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K-cup consumers in the United States can expect their single-serving coffees to be friendlier to the environment in 2020, said the CEO of Keurig Dr Pepper, which makes the pods.
"It's part of a bigger program to make sure that our environmental footprint is down," Keurig's Bob Gamgort told CNBC's Jim Cramer on Monday.
"Canada has been converted to recyclable K-cups," Gamgort said on "Mad Money." "The U.S., which is in process of being converted now, will be converted by the end of next year."
In 2015, Keurig's non-recyclable, non-biogradable brewing pods sparked cries online to "Kill the K-Cup."
During Monday's discussion, Cramer introduced a new focus on sustainability called, "Impact Per Share," which aims to track companies' moves to be in step with a growing cohort of environmentally-conscious consumers.
As of last year, one out of every four dollars with professional money managers in the U.S., or a total of $12 trillion, was in socially responsible enterprises, according to the Forum for Sustainable and Responsible Investing.
Cramer asked Gamgort what Keurig is doing to better understand what the new consumer wants.
He responded by saying that Keurig Dr Pepper, which came about after the merger of Keurig Green Mountain and Dr Pepper Snapple in 2018, has been listening to customers of different ages and committing to new initiatives.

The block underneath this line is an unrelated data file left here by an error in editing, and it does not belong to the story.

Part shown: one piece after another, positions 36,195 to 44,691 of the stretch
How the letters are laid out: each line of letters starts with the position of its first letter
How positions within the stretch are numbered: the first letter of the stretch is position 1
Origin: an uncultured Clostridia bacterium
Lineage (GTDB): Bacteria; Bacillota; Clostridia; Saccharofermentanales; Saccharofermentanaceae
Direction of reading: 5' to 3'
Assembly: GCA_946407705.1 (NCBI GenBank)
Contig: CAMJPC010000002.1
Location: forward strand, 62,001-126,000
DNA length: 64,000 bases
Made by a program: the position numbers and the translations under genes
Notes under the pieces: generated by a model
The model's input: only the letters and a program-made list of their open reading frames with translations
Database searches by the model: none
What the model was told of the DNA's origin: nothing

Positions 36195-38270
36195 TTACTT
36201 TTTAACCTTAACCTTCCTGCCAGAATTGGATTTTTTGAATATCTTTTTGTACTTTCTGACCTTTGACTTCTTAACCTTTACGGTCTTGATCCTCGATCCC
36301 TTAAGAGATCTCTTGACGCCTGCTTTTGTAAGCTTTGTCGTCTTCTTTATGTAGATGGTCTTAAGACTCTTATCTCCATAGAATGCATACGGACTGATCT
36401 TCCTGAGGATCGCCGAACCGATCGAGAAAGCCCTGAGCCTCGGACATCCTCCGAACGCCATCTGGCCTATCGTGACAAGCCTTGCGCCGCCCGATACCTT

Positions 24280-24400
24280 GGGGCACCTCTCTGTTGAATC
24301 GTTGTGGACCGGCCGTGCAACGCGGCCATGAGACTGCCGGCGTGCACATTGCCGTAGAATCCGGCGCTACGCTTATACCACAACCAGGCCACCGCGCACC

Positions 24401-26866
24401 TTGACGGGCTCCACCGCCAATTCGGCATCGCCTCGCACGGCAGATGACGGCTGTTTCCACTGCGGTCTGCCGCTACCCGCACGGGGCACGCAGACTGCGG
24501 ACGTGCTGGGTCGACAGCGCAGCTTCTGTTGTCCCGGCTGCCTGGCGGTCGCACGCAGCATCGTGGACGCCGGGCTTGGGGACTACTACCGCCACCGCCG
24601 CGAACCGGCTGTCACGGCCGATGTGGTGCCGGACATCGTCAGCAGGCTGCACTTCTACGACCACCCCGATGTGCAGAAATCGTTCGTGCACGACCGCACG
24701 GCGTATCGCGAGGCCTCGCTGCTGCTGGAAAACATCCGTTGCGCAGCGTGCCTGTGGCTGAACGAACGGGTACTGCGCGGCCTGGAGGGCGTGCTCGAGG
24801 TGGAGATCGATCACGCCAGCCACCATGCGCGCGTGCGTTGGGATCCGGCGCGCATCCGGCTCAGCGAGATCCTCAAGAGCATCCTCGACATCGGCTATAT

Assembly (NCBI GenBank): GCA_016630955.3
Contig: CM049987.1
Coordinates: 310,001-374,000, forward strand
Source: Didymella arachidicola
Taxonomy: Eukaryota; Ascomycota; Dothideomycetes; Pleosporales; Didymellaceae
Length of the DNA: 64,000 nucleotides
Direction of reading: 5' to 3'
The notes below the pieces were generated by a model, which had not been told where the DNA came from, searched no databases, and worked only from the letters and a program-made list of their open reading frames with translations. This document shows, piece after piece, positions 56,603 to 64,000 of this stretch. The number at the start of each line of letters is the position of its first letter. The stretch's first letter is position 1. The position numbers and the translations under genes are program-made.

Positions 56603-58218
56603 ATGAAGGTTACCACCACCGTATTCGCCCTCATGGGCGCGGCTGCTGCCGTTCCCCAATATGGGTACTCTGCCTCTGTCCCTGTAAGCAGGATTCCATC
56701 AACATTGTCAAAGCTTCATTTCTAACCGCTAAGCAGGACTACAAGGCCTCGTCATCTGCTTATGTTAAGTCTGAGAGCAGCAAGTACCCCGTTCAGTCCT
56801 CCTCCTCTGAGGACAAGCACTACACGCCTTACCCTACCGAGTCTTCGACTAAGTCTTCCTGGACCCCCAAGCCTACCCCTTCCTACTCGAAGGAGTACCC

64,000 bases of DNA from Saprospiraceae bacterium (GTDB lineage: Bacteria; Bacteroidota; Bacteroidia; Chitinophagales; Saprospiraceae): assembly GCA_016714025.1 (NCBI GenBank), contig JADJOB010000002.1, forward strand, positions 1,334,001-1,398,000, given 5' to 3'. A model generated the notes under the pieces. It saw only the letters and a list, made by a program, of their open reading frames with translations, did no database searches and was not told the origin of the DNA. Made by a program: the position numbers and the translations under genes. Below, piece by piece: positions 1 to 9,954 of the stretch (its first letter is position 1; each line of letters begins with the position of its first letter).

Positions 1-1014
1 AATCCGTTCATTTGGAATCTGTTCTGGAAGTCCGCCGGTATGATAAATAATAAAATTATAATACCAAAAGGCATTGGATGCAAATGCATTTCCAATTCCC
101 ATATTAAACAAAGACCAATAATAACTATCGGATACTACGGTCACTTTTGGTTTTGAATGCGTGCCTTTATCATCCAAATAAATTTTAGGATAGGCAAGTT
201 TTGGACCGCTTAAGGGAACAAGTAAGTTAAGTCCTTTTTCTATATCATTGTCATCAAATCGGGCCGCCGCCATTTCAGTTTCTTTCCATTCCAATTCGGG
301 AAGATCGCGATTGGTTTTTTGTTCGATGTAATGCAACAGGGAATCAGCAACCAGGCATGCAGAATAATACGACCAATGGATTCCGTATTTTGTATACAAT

The company, a subsidiary of Europe-based consumer brand conglomerate JAB Holding, last month released the first report from its "Drink Well. Do Good." campaign.
Gamgort said the program is a part of its commitment to reduce its use of energy, water and solid waste, and use more recyclable products. "We know its not a surprise that younger consumers want healthier products and those products that have a much lower impact on the environment."
Shares of Keurig Dr Pepper have climbed more than 11% in 2019.
The company manufactures and distributors a number of drink brands — including Dr. Pepper, Green Mountain Coffee Roasters, Canada Dry and Snapple — and has annual revenue north of $11 billion.